“You give but little when you give of your possessions. It is when you give of yourself that you truly give.” (Kahlil Gibran ~ poet)
Labors of love require time and energy. The pleasure of such love is two-fold as the task-oriented individual truly enjoys mental or physical exertion to benefit or enhance the life of a separate being. The giver seeks no material exchange of appreciation, but rather cherishes the smile or relief that presents itself on the face of the receiver. Happiness is the prize. Memories are the keepsake.
We gain connectedness to a person or to the type of individual we are when we delve into a labor of love. The best representation of my thoughts likely come from family values reflected in children when those children turn adult and return to their roots to perform the tasks I speak of. Children seek out ways to make life more pleasurable for the people who selflessly nurtured them.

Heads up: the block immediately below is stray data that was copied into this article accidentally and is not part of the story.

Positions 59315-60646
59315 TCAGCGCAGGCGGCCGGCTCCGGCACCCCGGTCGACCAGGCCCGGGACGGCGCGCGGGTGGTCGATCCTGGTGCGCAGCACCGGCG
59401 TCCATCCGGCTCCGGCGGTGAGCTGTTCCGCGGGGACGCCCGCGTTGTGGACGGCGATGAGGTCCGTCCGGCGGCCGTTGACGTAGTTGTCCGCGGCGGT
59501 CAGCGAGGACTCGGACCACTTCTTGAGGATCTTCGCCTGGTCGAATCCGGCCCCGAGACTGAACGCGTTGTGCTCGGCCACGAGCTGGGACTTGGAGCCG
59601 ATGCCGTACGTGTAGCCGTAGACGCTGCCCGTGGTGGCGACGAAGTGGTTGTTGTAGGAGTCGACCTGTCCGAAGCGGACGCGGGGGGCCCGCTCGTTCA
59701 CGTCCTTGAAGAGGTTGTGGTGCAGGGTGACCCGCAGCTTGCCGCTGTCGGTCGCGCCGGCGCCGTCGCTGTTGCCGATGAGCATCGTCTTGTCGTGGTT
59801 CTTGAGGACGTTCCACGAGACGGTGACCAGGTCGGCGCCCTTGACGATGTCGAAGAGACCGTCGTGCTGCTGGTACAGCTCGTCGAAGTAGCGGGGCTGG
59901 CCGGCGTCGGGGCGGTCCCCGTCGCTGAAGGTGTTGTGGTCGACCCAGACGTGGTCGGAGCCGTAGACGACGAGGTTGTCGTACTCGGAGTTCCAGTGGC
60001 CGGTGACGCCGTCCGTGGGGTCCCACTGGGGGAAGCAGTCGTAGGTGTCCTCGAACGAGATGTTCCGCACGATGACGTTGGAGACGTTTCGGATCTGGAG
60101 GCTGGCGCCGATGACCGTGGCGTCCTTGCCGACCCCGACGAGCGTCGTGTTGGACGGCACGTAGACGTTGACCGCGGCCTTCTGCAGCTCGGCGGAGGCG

Many Rush County families had a similar upbringing to mine with a set of great parents who lived the good life. Respect, compassion, gratitude, and unconditional love were but a few of personalized characteristics passed down from the older generation. We were shown, by example, that giving of yourself was a great representation to the type of person you are and to your upbringing.
It’s easy to be caught up in a busy life to the point that we find no time to reflect on who we are or where we came from. Thoughts of our childhood upbringing and our current life pass like two ships in the night -- a rush of waves and a slight glance in the other direction but then we keep moving on. Deep reflection comes when the ships anchor side-by-side if even for a short while.